Speeches, panel discussion, slide shows, and Q&A sessions with various young and emerging entrepreneurs
Kathmandu, March 9, 2016: Uddhammi Mann, an entrepreneurship event organized by Atharva has successfully completed in the Park Village Hotel and Resort, Budhanilkantha with sharing of inspiring ideas to the aspiring entrepreneurs.
Rajan Shakya, Executive Director of KGH Group, Faija Parween, Chairperson of Open Space Nepal, and Asish Thakur, Executive Director of Glocal Pvt. Ltd shared the journey of starting their ventures. “It is very proud moment to see young entrepreneurs in the market. You guys are way better and ahead of who I am, and I feel motivated when I meet you guys,” shared Mr. Shakya with addressing the mass of youths. Meanwhile, Faija in her speech said that women’s Day is not celebrated in a systematic manner. “In the name of celebration, we can see lots of companies organizing the event on Woman’s Day as competition. So, Open Space Nepal came up with 60 Seconds International Film Festival with 1500 entries from people in 14 different countries,” she said, adding, “Through the movies, we are trying to encourage youths to tell the stories of their country.”
Later, Safal Niraula showcased the video of social construct showing a suicidal scenario. He said in grief, “A girl is not raped by boys. It is the society who rapes her more.” He also presented a sorry video to encourage and energize women.
Similarly, Asish Thakur talked on how women have changed his life. He said, “During the beginning of Glocal, we had to face a lot of problems. My colleagues Alina Prajapati and Cajol Jha are the amazing persons who helped me manage and organize the company.”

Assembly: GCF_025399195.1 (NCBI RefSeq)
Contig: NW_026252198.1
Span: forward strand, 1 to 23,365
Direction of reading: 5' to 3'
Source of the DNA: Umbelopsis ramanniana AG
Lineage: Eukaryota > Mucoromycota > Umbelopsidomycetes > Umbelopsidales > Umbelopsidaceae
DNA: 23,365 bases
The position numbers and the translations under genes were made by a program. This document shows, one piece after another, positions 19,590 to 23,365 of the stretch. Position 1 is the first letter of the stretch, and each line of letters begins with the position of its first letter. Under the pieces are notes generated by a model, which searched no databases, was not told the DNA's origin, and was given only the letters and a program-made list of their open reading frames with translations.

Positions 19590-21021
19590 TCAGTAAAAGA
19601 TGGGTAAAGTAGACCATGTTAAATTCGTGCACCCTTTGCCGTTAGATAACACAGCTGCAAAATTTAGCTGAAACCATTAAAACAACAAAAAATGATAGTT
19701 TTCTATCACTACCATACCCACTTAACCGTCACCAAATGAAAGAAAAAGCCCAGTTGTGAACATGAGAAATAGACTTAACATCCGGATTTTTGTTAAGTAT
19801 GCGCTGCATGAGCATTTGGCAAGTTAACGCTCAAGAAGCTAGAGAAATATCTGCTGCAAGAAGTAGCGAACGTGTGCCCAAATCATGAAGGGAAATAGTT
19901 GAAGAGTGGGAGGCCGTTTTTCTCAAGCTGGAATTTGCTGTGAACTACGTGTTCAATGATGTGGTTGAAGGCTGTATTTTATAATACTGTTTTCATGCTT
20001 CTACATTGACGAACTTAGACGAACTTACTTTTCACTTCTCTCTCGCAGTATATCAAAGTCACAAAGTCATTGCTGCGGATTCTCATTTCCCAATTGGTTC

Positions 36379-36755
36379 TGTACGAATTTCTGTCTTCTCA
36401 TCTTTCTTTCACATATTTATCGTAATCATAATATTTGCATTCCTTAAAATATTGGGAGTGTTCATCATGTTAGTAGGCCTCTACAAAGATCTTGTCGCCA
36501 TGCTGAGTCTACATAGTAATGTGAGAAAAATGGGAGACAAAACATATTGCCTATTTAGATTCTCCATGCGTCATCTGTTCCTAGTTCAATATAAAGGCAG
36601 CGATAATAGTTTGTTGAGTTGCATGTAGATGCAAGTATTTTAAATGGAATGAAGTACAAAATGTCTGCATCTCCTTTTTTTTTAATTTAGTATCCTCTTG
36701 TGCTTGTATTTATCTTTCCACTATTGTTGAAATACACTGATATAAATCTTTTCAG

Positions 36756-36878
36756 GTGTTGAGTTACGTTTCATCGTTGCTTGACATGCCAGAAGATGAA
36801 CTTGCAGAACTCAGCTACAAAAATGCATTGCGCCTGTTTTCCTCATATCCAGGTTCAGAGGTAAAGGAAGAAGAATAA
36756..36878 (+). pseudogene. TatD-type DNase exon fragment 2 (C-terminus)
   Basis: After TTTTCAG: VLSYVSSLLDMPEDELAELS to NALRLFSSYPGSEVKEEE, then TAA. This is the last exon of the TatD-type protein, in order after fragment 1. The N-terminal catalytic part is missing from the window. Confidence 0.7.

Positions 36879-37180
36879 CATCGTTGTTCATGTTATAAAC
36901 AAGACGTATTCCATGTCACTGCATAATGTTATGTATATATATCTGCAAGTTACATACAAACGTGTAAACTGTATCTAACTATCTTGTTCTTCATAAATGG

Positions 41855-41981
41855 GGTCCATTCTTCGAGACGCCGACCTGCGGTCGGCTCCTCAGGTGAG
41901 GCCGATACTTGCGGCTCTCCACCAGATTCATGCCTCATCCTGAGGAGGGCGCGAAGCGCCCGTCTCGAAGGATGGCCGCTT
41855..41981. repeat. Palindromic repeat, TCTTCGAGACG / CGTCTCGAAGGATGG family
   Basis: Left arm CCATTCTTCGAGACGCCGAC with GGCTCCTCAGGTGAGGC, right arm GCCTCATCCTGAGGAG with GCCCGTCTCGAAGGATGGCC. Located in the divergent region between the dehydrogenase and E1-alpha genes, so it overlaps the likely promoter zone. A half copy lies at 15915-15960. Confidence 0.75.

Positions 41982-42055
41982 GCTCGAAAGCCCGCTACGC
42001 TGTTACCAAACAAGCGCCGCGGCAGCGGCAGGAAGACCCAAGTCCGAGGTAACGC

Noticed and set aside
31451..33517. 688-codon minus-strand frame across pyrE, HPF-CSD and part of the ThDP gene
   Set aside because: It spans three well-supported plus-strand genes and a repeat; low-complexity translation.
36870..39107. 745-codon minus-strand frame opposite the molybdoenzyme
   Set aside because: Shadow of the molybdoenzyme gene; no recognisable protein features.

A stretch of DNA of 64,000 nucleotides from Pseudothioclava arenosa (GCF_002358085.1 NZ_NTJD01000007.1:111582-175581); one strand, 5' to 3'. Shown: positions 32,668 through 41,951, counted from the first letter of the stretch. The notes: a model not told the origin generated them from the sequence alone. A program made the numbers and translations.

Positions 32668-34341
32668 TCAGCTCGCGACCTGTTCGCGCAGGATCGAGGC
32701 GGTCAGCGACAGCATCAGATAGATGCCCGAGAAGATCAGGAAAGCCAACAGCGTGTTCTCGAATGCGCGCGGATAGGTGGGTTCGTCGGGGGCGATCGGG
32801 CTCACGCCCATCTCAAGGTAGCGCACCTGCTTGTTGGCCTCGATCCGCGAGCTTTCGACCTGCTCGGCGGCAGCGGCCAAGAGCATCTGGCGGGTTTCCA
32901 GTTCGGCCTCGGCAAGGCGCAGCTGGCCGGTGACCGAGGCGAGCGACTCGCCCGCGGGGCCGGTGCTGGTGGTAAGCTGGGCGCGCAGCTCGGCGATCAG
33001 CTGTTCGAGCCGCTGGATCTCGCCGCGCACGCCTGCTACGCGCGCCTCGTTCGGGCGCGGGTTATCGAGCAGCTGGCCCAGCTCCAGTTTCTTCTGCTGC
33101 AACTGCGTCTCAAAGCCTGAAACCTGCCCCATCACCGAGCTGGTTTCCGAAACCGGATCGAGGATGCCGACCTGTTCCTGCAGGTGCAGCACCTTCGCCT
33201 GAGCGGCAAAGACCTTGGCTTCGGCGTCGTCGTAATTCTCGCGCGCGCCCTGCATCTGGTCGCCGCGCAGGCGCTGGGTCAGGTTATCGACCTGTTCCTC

In the latter session, Mr. Kushal Raj Sapkota moderated a panel discussion on the themes of international relevance to entrepreneurship, in which the panelists Thakur, Parween, and Suchitra Shrestha shared their ideas to the young audiences present on the occasion.
“Entrepreneurship is equally important to women, as it is to men. In our society, women have been suppressed. They feel afraid to talk to the top business people. We can see huge number of people engaged in social work. After their marriage, women get tied by responsibilities. So, it’s better for them to start early so that they will get a chance to learn more and gain experiences and build a sustainable business model,” said Parween. “So, I would request every young and aspiring entrepreneur to come up with an executable plan, gather knowledge to rightly executing the plan, and focus on the system,” she shared.
Similarly, Asish Thakur said that women are the multi-taskers, and men are not much risk takers than the women. “There is a huge importance of women in the business sector,” he shared. Thakur further mentioned that one shouldn’t take everyone’s suggestions, as too many cooks would spoil the broth. “Planning is the first and foremost thing for starting any business. And we must find, know, respect, and develop people,” he said, adding, “Generating too many questions like what, why, how, how long, etc. would help an entrepreneur to come up with solutions to the hurdles arising in a business.”
High-school students and young enthusiasts numbering more than 70 had attended the session.
By Batsala Rajdhami